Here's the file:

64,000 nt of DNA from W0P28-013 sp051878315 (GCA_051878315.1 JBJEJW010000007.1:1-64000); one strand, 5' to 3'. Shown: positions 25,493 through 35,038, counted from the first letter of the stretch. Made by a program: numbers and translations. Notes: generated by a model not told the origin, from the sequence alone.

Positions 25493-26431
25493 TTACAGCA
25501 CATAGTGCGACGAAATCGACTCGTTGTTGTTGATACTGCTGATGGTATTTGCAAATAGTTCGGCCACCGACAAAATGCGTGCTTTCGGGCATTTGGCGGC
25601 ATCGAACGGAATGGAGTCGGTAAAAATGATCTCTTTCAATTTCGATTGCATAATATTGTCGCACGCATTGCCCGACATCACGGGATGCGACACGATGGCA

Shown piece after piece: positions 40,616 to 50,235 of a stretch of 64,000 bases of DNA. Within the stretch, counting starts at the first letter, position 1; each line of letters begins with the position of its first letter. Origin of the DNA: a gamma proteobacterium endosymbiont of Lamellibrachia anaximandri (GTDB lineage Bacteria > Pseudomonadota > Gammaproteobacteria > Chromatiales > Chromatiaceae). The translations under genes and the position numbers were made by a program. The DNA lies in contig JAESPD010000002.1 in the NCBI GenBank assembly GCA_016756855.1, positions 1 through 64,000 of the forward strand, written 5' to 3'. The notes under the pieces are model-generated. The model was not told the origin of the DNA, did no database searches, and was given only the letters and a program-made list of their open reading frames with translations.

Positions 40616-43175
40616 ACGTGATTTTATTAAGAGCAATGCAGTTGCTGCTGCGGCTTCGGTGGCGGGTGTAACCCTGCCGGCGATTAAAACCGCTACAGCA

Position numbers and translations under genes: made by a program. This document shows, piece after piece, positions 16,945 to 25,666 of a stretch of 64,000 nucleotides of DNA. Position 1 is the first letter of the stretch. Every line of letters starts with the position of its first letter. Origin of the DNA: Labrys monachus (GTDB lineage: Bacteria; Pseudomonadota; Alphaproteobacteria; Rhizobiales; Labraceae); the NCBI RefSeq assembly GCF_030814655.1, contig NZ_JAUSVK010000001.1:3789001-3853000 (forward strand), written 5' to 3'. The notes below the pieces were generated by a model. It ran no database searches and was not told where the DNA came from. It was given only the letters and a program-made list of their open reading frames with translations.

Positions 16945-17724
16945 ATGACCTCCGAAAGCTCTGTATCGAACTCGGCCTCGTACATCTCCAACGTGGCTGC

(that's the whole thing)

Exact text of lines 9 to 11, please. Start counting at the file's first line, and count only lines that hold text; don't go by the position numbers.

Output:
Position numbers and translations under genes: made by a program. This document shows, piece after piece, positions 16,945 to 25,666 of a stretch of 64,000 nucleotides of DNA. Position 1 is the first letter of the stretch. Every line of letters starts with the position of its first letter. Origin of the DNA: Labrys monachus (GTDB lineage: Bacteria; Pseudomonadota; Alphaproteobacteria; Rhizobiales; Labraceae); the NCBI RefSeq assembly GCF_030814655.1, contig NZ_JAUSVK010000001.1:3789001-3853000 (forward strand), written 5' to 3'. The notes below the pieces were generated by a model. It ran no database searches and was not told where the DNA came from. It was given only the letters and a program-made list of their open reading frames with translations.

Positions 16945-17724
16945 ATGACCTCCGAAAGCTCTGTATCGAACTCGGCCTCGTACATCTCCAACGTGGCTGC